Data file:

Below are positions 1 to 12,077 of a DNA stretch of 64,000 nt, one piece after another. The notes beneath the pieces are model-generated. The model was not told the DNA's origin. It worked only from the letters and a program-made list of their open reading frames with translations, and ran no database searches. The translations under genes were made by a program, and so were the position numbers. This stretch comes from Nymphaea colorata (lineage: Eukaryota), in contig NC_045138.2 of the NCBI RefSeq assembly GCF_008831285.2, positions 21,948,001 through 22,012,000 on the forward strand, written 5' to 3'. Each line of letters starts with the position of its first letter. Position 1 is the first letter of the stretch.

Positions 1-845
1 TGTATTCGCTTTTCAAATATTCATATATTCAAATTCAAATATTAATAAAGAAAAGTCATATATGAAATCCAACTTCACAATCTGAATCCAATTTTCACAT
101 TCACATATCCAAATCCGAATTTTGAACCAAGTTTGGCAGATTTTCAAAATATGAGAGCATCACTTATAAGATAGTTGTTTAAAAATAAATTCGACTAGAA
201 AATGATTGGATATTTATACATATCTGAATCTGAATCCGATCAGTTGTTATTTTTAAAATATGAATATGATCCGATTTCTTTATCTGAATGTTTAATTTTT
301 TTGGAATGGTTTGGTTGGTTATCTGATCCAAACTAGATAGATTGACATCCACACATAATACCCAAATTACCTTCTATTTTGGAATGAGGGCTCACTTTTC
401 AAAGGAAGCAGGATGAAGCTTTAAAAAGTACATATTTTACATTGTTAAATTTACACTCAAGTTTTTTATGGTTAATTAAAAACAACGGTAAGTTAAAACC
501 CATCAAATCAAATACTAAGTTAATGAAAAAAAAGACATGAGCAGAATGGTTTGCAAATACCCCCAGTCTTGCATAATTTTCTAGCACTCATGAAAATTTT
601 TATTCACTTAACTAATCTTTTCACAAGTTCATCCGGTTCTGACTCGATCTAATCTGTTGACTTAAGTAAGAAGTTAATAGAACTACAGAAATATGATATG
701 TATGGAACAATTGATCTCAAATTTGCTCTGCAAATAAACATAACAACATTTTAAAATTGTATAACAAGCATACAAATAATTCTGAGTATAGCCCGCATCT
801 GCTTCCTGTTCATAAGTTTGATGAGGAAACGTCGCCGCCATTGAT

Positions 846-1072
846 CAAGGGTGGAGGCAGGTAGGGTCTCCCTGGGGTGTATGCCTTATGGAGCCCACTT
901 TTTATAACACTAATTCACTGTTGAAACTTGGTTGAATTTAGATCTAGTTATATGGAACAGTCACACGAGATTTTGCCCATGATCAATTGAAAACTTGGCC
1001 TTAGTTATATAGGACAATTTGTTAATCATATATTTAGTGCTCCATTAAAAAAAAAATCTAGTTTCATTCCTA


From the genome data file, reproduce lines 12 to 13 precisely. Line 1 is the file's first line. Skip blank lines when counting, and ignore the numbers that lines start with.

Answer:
Positions 846-1072
846 CAAGGGTGGAGGCAGGTAGGGTCTCCCTGGGGTGTATGCCTTATGGAGCCCACTT